The Gala Hispanic Theatre has shown a certain boldness in producing "The House of Bernarda Alba," confronting a play that is virtually a cliche' of Mediterranean passions and repressions, not to mention a staple of every girls' school drama department because of its call for an all female cast. The production evocatively conjures an atmosphere of impending doom, but lacks the actresses to complete the concept.

Director Hugo Medrano has turned the theater's cavernous space into a house of eavesdroppers, lining the audience along the walls like guests at a Latin social event, and locating various rooms around the space. The crazy grandmother takes a bath in one corner; one of the "five ugly daughters" stares out the window of another. The air is heavy with unhappiness, with meanness and with the sexual hysteria of idle women who aren't allowed to do anything but wait for husbands to turn up.

Bernarda Alba (Jewell Robinson) is the imperious mother of the brood, demanding and commanding, obsessed with appearances and social position. The household is mourning the death of her husband, which has also provided the 39-year-old youngest daughter with an inheritance attractive enough to lure a 25-year-old socially acceptable man to propose marriage. But two of the other daughters are in love with him, and with an obvious sense of doom Federico Garcia Lorca's tragedy unfolds.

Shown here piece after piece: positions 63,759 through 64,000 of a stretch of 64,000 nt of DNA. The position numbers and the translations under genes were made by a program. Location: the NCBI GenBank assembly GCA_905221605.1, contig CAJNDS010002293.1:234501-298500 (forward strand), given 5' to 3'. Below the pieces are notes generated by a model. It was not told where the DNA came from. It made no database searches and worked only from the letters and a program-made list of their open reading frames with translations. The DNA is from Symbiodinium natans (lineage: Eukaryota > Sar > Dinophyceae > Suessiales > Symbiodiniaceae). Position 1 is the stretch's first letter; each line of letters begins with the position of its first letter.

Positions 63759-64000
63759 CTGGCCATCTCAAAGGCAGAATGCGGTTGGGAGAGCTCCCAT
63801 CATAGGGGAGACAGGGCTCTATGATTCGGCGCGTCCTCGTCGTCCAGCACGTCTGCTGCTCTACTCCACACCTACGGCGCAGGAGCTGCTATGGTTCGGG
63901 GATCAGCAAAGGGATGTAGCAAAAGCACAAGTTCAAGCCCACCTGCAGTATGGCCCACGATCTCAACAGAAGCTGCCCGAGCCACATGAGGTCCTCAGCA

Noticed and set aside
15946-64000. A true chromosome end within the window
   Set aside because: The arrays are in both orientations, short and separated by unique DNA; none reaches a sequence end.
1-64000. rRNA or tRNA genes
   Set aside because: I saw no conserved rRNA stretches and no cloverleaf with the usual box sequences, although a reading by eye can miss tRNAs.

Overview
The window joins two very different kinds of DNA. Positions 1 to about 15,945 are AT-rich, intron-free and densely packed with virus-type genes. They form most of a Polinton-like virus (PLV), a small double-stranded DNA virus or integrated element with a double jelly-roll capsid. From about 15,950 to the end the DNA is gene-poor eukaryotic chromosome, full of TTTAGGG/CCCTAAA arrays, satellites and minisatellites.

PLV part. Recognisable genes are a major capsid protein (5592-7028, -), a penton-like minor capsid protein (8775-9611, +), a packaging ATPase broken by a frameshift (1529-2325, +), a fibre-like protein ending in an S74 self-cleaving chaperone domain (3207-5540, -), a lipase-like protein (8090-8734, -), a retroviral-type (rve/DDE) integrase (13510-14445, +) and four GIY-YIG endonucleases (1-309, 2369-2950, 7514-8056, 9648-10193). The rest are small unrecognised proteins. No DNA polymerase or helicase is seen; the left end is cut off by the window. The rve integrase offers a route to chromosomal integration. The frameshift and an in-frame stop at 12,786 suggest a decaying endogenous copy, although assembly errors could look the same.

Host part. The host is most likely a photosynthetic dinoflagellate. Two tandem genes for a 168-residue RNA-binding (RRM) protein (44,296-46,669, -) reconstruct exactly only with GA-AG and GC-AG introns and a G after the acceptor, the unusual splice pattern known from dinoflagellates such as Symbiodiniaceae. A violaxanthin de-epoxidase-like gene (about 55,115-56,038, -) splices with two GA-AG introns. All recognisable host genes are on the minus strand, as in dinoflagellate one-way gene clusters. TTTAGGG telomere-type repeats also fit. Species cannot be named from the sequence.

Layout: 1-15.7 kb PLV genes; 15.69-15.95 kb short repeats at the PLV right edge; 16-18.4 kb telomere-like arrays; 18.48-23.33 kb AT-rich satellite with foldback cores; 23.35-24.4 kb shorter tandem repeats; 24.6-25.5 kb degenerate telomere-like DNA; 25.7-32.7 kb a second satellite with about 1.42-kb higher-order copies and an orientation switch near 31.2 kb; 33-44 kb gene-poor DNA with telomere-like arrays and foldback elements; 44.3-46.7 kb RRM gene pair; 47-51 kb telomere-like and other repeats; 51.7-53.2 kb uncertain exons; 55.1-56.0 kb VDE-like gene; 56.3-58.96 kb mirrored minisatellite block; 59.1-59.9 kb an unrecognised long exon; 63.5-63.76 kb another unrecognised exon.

Robinson's Bernarda is imposing but superficial, and the rest of the cast is keyed to her hollow dramatics. Leonor Chaves as the hunchback Martirio is more substantial and intriguing, and Karen Roper as the oldest sister, Angustias, reveals her basic pettiness and the insularity resulting from her over-protected life.

The addition of flamenco guitar and dance provides a throbbing counterpoint, but no amount of music can hide the fact that as the play escalates rapidly to its fatal conclusion, the actresses show that their emotional wells are dry. Thus high passions careen into mawkishness, and the tragedy turns flat.

"The House of Bernarda Alba," by Federico Garcia Lorca, produced by Gala Hispanic Theatre, directed by Hugo Medrano, lighting by Dierdre Lavrakas, costumes Xenie Brown, set by Medrano, with Jewell Robinson, Sylecia Janutolo, Karen Roper, Leonor Chaves, Laura Gianarelli, Janet Antonelli, Ramona D'Agostino, Joan Kelly, Ethel Minor, Natalia Monteleon, Manolo Rocca, Estefania Neira, and Esteban Quintero.

At the Gala Hispanic Theatre in the Lansburgh Arts Center through Nov. 11.